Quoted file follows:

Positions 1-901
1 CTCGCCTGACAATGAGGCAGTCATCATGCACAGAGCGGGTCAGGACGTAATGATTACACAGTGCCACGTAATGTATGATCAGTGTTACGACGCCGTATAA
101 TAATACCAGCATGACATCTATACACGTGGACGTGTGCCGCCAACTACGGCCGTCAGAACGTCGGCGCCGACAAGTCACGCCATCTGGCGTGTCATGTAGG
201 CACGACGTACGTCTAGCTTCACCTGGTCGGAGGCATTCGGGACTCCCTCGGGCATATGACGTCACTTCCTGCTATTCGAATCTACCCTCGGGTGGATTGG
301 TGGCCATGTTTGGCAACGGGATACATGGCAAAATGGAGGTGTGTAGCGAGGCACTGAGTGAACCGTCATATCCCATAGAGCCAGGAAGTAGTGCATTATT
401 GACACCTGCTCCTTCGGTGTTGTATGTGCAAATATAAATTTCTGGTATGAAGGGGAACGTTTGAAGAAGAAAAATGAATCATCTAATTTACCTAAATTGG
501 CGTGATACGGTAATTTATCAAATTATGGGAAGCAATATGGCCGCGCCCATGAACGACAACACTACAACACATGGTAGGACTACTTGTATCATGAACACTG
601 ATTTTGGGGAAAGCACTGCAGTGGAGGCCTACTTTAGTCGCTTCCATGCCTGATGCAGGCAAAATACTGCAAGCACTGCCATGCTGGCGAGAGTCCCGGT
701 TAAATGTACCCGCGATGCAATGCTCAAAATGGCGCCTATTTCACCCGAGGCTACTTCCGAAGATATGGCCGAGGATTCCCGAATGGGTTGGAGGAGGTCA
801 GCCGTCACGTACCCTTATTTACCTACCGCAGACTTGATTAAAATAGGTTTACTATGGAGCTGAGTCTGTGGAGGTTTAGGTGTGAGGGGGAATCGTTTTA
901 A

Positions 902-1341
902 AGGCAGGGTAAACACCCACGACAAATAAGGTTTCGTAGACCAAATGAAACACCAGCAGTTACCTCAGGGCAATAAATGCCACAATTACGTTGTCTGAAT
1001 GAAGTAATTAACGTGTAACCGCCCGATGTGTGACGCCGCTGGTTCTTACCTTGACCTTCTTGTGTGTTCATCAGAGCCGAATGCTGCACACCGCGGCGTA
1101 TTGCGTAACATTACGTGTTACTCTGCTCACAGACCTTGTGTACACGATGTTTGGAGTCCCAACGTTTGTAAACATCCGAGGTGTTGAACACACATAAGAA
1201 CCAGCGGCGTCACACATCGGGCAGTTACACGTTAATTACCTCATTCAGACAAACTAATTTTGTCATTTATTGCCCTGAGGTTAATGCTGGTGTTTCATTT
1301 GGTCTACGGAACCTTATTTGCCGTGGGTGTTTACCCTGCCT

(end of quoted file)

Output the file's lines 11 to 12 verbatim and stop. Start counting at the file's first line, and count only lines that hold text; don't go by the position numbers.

901 A

Positions 902-1341